THE devastated family of a teenager who died after doctors failed to spot a fatal condition plan to sue Poole Hospital.

Hannah Kirby-Brewer, who suffered from cerebral palsy and epilepsy, died after suffering terminal bowel ischemia.

An inquest heard the 13-year-old was admitted to Poole Hospital on June 17 after her parents noticed she was “not herself” and behaving “totally out of character”.

The coroner was told she had a twisted bowel from birth but the condition worsened after a bout of sickness.

She was assessed and taken to the paediatric ward where a number of doctors noted she was critically unwell.

The Winchester inquest heard evidence and statements from nine Poole Hospital staff, who were mostly in agreement that they thought she was suffering from either an infection or bowel blockage, but were unable to determine which without investigation.

On June 18 Hannah was seen by a consultant at around 8.15am but it took until 3.30pm to complete a CT scan, which showed she had “terminal” bowel ischemia.

She was transferred to Southampton General Hospital at 7.30pm, which is a centre of excellence for paediatric surgery and care, and was operated on within an hour and a half.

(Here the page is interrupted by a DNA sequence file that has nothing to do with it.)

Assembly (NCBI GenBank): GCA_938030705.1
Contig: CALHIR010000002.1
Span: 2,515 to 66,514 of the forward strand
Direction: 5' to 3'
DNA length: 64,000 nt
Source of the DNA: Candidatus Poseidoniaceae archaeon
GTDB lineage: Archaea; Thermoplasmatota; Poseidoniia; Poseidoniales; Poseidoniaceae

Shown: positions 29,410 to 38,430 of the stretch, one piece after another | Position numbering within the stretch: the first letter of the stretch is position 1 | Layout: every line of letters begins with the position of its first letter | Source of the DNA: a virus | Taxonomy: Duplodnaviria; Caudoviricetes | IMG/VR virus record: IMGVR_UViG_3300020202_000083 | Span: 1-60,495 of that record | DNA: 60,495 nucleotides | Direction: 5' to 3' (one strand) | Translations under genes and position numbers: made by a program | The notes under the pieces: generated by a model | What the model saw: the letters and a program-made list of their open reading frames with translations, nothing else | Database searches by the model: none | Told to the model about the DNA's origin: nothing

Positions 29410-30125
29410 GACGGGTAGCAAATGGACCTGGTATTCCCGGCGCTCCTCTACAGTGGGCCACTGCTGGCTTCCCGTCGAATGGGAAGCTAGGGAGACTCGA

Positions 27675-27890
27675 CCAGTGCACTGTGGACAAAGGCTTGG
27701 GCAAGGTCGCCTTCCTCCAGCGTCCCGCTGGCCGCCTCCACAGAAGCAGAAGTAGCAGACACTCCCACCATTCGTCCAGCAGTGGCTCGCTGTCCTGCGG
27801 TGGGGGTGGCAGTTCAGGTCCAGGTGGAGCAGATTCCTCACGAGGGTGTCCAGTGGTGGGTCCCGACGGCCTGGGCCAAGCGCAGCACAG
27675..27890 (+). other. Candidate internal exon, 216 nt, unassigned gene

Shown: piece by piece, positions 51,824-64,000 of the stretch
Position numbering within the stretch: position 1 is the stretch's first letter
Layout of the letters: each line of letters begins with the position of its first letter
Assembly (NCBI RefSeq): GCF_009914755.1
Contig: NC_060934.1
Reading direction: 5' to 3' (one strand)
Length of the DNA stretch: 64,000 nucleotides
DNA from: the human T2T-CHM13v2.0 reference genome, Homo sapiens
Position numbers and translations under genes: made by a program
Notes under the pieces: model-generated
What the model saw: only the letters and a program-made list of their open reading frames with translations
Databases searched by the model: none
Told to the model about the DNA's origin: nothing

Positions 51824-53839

Lara Kitteringham, consultant paediatric surgeon for University Hospital Southampton NHS Foundation Trust, said the state of her bowel was “irreversible” despite 45 minutes of trying to improve it.

Hannah died in the early hours of the morning on June 19.

The inquest heard from Poole Hospital’s medical director Dr Robert Talbot, who criticised staff for spending “too much time talking and not enough doing” on June 18.

He said staff could have ordered the CT scan nearly seven hours earlier.

Following Hannah’s death he produced a critical review report, which recommended the hospital improved its scoring system for the severity of children’s conditions on admission and communications with Southampton General Hospital.

He said all of the recommendations have been implemented.

Senior coroner for central Hampshire, Grahame Short, said: “This is a natural disease. It’s something we know now. Hannah was born with a bowel that was abnormal and that became twisted in the time leading up to her death.

“I find that the delay in ordering the CT scan was significant.

“However, there’s no clear evidence that surgery even at that time, even if carried out immediately after a scan, would have prevented death from occurring.”

He ruled a verdict of death by natural causes.

After the inquest, family solicitor Carol Maunder said: “The family were disappointed with the treatment of their daughter.

“Children with disabilities such as Hannah’s need to be managed differently to ordinary children.

“We are investigating a civil claim.”